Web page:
Thursday, August 09, 2007

What ever happened to sports-related crime fiction?

Andrea Fannini's blog recently discussed an Italian crime novel set amid the Tour de France.

The review calls Giallo su Giallo, among other things, a diverting immersion in the cyclists' world and a gastronomic guide to France. When the killing starts, Inspector Magrite turns up to investigate. One assumes, with a surreal name like that, that author Gianni Mura has a sense of humor, too. (Would an inspector named Magrite puff on a Ceci n'est pas une pipe?)

Andrea posted his review nine days before the 2007 Tour began. That race, of course, turned into a doped-up scandal on wheels, which may have put the Italian reading public in a mood for cycling-related crime. Here in North America, though, crime readers and publishers have lost their appetite for sports. Horseracing tracks and boxing rings were once archetypal settings for crime fiction and movies. Then governments got in on the game with state lotteries and robbed gambling of much of its forbidden glamour. Outside of Dick Francis, Stephen Dobyns and Harlan Coben, I can think of no crime writers who still regularly use sports as a setting.

Why is this? Why have the Italian soccer bribery scandals, the proliferation of Olympic doping, the expenditures of billions on sports betting and television rights everywhere, the defections of Cuban baseball players, the shameful treatment of older retired football players and other such scandals not generated crime fiction? Or have I missed it?

So readers, what sports settings have generated crime stories — or should have?
==================================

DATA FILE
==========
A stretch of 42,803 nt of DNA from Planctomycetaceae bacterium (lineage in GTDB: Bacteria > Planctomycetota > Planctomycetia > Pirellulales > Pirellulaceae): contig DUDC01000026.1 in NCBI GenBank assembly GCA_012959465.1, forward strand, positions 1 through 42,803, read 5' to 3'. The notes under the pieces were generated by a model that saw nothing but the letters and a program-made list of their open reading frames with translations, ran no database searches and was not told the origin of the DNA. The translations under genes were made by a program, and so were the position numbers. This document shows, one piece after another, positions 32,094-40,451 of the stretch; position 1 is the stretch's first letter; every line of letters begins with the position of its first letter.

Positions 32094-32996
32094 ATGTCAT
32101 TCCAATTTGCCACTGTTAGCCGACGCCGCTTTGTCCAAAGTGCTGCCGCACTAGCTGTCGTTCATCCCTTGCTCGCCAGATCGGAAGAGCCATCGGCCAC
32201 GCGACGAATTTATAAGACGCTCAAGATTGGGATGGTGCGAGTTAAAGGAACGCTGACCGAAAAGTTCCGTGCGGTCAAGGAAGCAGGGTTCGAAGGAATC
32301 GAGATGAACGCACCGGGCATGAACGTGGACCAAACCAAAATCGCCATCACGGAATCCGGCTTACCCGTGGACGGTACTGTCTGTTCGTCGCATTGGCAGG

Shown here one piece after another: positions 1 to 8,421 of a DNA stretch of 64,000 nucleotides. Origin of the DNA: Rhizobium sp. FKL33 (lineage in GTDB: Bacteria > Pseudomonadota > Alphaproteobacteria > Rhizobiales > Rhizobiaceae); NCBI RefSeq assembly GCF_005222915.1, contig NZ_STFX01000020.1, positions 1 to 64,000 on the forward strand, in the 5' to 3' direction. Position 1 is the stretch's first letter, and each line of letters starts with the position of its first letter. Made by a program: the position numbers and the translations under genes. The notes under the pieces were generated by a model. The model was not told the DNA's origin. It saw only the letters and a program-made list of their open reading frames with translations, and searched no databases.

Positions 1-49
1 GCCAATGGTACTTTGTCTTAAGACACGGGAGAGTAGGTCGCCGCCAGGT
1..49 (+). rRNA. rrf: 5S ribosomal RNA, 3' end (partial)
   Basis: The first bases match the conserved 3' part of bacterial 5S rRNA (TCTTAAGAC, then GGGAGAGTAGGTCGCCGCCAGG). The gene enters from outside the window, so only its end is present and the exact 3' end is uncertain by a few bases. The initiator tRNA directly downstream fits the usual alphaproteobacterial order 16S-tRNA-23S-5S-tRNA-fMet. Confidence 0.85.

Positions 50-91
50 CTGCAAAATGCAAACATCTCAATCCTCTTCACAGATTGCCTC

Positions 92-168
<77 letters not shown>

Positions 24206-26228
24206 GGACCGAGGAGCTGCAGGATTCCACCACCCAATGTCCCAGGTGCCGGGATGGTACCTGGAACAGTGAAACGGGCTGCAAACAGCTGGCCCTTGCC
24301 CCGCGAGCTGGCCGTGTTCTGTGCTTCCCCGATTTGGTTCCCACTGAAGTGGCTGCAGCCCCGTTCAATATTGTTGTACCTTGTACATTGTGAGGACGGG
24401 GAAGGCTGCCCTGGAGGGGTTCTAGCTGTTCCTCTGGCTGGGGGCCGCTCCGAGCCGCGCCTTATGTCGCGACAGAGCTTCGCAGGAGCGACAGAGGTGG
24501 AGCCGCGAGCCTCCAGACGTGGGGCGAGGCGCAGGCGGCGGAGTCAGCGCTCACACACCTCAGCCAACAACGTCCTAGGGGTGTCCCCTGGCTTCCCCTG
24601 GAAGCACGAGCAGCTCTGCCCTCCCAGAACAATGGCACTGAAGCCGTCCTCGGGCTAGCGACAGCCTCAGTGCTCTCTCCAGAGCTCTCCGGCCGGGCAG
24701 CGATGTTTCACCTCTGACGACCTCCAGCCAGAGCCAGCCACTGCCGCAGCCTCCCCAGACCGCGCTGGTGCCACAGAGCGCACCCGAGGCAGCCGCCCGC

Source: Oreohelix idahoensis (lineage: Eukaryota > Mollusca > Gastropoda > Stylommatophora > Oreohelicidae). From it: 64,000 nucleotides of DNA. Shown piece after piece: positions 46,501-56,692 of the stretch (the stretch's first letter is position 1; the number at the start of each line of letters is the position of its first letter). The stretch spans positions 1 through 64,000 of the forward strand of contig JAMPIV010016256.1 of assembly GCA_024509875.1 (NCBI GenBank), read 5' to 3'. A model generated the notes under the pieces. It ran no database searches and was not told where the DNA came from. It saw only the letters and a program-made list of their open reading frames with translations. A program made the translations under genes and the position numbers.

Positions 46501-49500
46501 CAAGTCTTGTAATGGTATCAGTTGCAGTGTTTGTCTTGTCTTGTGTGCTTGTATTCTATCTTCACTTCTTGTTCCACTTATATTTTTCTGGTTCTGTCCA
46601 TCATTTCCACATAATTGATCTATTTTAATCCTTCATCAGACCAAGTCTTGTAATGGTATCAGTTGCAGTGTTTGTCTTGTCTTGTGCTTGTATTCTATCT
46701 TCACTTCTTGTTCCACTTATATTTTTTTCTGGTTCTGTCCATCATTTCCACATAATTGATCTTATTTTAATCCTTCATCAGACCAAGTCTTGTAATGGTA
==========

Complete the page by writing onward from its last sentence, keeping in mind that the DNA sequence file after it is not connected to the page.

N.B. Giallo su giallo means yellow on yellow. Crime stories are known in Italian as gialli, or "yellows," singular form giallo. Yellow is also the color of the leader's jersey in the Tour de France.

© Peter Rozovsky 2007

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15 Comments:

Blogger Linkmeister said...

Well, with BALCO, true crime seems more convoluted than anything a fiction writer could dream up. Or is that a "truth stranger than fiction" instance?

I admit Bonds would be a good character type for a crime novel.

August 09, 2007  
Anonymous Perry Middlemiss said...

"A Private Man" by Malcolm Knox (which won the Ned Kelly Award for Best First Novel in 2005) was set during a five-day Sydney Test match; ie cricket.

And, from Wikipedia, Ted Dexter (ex-England Test Cricket captain) "co-wrote with Clifford Makins the crime novel 'Testkill' (1976) where an Australian bowler is murdered during play at a Test match against England at Lord's."

Didn't Martina Navratilova co-author a couple of crime novels set on the tennis circuit?

August 09, 2007  
Blogger Peter said...

The name is Bonds, Barry Bonds. Yes, the name does have a certain ring to it.

It occurred to me also that some of the big international sports scandals might make for something closer to a thriller than a traditional murder mystery. The BALCO story might be closer to mystery territory, with shady characters hanging around locker rooms and such, except that no one has been killed, as far as I know.